90th CS keeps Warren connected

  • Published
  • By Airman 1st Class Jason Wiese
  • 90th Missile Wing Public Affairs
Airman 1st Class Cal Szur, 90th Communication Squadron client systems technician, describes himself as someone who provides too many details when answering questions.

As individuals with the ability to remotely access computers throughout the base and in whose care our ability to communicate effectively lies, it is important for Szur, and other Airmen and civilian employees of the 90th CS, to be detail oriented.

The lines of communication they maintain help the 90th Missile Wing to carry out its mission seamlessly and remain combat ready.

The mission of the 90th CS is to maintain the connectivity of the base, said Staff Sgt. Courtney Kievernagel, 90th CS on-base equipment custodian officer.

"If you need to be connected somehow, we're the ones who can help you," she said.

Szur explained why this connectivity is so important to the mission of the Mighty Ninety.

The 90th CS keeps F. E. Warren connected by setting up and maintaining communication equipment throughout the base. Approximately 500 work requests are received and completed by about 80 90th CS personnel each week, Kievernagel said.

"A lot of times, people are calling us with issues, and we understand it's stressful," Szur said. "The longer people go without communications, the more stressful it can be."

Szur said communications service requests are routed through Enterprise Service Desk hubs in four Air Force bases: Lackland Air Force Base, Texas; Maxwell Air Force Base, Ala.; Ramstein Air Base, Germany; and Hickham Air Force Base, Hawaii.

The personnel at these hubs will attempt to complete work requests themselves, but if the solution to these problems requires hands-on or on-location service, the hubs assign a priority level to the work request and task it to the local communication squadrons -- in the case of F. E. Warren, it's the 90th CS, Szur said.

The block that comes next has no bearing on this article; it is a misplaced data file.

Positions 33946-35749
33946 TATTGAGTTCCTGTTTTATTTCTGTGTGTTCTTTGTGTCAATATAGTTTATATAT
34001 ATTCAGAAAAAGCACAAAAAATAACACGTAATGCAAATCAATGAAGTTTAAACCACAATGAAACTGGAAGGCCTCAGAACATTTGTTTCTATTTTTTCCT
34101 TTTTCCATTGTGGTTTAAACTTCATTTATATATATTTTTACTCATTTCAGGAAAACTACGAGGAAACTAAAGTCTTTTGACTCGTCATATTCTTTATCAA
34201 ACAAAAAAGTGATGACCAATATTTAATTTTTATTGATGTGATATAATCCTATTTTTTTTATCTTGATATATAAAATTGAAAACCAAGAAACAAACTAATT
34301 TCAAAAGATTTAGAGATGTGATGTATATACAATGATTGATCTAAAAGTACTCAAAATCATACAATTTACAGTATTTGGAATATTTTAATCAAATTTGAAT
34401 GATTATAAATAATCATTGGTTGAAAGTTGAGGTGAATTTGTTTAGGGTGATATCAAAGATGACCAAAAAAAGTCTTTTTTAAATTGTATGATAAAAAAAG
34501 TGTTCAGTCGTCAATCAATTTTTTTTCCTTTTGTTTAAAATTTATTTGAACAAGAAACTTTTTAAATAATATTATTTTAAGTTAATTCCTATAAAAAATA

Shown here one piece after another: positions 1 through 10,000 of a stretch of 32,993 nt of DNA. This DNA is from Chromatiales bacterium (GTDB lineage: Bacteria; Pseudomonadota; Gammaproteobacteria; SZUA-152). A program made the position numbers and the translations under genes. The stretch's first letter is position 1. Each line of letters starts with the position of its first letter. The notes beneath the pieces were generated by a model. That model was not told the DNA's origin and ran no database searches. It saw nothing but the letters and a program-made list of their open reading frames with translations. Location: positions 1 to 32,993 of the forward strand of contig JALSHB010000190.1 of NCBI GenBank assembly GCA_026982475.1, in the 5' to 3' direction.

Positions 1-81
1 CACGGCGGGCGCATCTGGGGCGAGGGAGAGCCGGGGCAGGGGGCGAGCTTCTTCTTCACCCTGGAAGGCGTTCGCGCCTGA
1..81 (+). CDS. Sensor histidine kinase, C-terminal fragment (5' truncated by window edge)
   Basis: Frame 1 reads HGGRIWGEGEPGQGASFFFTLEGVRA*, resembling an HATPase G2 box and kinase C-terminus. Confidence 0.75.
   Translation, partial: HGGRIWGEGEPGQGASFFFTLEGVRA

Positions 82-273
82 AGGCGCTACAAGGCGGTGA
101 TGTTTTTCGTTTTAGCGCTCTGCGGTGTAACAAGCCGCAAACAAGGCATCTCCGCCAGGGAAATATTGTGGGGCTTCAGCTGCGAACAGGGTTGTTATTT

The 90th CS personnel understand that communications issues can be a hindrance to mission readiness, and they resolve issues in the order of highest priority to lowest.

Szur added that priority isn't based on rank. Some issues are minor annoyances, while others issues can affect the mission.
"In the realm of comm., we definitely take every job seriously, and we work them to the best of our ability," Kievernagel said. "Any other standard would be unacceptable."

Humans are not the only ones who need to communicate. Coordinated electronic defense systems require a high level of connectivity to ensure they function properly.

Visual Imagery and Intrusion Detection Systems is a section of the 90th CS that maintains electronic security measures.

The electronic security measures serve to keep Airmen out of harm's way while ensuring a high level of security for our nation's vital assets, said Staff Sgt. Ryan Nelson, 90th CS VIIDS non-commissioned officer in charge.

"They provide final denial for intruders trying to break into [secure areas]," Nelson said.

Wherever 90th CS personnel are working, they are behind the scenes making sure the communication equipment used by the Mighty Ninety is up and running, said Szur.

"If everything is going right, you won't even know that we're here."